A near miss. Nunnally Johnson must have written this Mid-Life crisis fable with William Powell in mind. Hard to imagine anyone else striking his whimsically touching tone just so. Certainly not journeyman director Irving Pichel who misses the vein of fancy in Johnson’s tale of a convalescing husband on a dream Caribbean vacation with his wife. About to turn the big Five-0, and fighting the idea, he notices his wife flirting with a roué while he's paying too much attention to an adventuress. Trifles really, Powell’s real focus is less conventional, a speechless mermaid he’s fished from the ocean (Ann Blyth). You keep expecting this to turn stupid, one of those forced farces with funny explanations and dodgy missed sightings. Instead, the film grows quiet, a little melancholy, and, thanks to Powell’s remarkably subtle playing, invested with real emotional charge. And without much to support him in the way of production. Perhaps Powell, who knew a thing or two about slow recoveries (he’d spent a couple of years off the screen as a successful recipient of experimental radium cancer treatments), found something more personal in here then he’d planned. The film’s no more than a shaggy dog story, but Powell brings it texture & a touch of humanity. BTW, as Powell’s understanding wife, the little remembered Irene Hervey is just great, lovely, too.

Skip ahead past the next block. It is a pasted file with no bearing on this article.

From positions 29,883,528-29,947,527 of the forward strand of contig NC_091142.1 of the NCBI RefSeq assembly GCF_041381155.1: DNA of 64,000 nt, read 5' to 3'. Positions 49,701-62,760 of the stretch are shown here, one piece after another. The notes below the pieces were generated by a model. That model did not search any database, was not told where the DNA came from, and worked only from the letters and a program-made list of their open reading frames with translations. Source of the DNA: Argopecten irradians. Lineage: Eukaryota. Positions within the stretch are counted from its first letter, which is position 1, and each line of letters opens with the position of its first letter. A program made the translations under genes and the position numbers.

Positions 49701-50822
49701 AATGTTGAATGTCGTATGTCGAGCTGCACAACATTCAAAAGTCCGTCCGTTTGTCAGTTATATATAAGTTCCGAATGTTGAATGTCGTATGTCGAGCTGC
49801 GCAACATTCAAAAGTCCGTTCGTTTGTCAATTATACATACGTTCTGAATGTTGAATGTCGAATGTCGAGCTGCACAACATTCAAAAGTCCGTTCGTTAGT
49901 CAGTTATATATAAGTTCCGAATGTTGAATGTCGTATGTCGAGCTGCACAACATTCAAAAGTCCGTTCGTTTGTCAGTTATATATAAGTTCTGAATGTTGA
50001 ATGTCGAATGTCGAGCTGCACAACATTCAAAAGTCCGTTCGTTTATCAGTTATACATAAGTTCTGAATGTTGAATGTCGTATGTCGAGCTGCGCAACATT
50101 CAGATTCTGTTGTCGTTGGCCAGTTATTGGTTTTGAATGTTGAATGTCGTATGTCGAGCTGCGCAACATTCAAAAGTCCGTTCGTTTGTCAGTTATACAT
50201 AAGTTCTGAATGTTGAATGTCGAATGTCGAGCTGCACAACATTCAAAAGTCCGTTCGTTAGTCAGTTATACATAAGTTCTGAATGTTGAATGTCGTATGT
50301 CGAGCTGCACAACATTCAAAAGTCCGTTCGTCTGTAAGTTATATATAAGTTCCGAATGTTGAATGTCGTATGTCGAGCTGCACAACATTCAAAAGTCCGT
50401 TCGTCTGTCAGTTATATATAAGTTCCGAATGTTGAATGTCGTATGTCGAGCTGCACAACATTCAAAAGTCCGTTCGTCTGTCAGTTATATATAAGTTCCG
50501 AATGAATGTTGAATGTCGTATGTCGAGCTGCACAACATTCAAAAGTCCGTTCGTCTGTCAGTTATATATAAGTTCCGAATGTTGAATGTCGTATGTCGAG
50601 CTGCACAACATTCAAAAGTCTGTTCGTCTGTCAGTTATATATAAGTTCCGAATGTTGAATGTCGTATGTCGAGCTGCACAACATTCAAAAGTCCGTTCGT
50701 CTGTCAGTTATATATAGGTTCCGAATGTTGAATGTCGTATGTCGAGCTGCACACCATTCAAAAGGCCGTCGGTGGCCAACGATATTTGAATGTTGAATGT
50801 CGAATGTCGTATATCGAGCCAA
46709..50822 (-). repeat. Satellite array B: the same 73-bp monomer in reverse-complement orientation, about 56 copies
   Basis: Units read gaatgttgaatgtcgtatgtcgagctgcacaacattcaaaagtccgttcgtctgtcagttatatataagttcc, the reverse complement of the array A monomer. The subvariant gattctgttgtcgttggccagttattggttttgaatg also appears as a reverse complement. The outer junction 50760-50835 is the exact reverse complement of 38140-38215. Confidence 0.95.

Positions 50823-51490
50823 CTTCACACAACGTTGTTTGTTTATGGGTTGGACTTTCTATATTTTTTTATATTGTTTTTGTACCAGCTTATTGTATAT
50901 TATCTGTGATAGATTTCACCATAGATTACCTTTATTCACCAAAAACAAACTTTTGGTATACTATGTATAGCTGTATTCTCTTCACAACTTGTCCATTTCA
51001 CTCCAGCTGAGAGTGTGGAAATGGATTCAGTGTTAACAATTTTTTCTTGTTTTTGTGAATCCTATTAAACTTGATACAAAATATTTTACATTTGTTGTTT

DOUBLE-BILL: Nunnally Johnson hit the Mid-Life crisis jackpot (somber, solemn & serious edition) writing & directing THE MAN IN THE GRAY FLANNEL SUIT/’56 with all his principals suffering.